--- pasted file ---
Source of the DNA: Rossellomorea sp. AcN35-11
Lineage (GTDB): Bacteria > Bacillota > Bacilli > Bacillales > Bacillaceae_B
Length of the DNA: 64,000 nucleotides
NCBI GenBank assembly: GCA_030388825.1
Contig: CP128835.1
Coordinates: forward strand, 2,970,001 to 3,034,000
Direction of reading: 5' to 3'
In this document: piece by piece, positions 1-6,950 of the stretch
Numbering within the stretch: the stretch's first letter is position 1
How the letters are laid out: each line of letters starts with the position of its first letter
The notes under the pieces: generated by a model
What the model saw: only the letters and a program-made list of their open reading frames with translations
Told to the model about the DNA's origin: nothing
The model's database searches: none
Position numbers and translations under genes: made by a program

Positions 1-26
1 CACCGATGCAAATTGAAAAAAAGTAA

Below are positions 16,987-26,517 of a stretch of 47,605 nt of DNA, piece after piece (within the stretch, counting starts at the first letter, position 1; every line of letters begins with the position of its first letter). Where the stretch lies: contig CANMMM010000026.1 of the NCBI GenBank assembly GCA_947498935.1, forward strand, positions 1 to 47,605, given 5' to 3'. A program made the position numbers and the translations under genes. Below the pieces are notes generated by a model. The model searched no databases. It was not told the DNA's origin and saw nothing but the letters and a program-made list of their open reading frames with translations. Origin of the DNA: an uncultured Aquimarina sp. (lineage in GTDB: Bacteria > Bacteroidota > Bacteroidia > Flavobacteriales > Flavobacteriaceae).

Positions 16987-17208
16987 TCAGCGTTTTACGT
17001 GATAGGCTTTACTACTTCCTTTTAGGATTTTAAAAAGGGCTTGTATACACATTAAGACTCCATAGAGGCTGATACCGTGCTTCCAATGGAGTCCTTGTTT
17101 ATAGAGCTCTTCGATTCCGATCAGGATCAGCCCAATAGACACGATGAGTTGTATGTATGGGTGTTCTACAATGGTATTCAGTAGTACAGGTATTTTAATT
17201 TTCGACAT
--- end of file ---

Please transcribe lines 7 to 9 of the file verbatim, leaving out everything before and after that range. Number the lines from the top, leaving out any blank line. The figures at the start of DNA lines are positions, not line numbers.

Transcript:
Direction of reading: 5' to 3'
In this document: piece by piece, positions 1-6,950 of the stretch
Numbering within the stretch: the stretch's first letter is position 1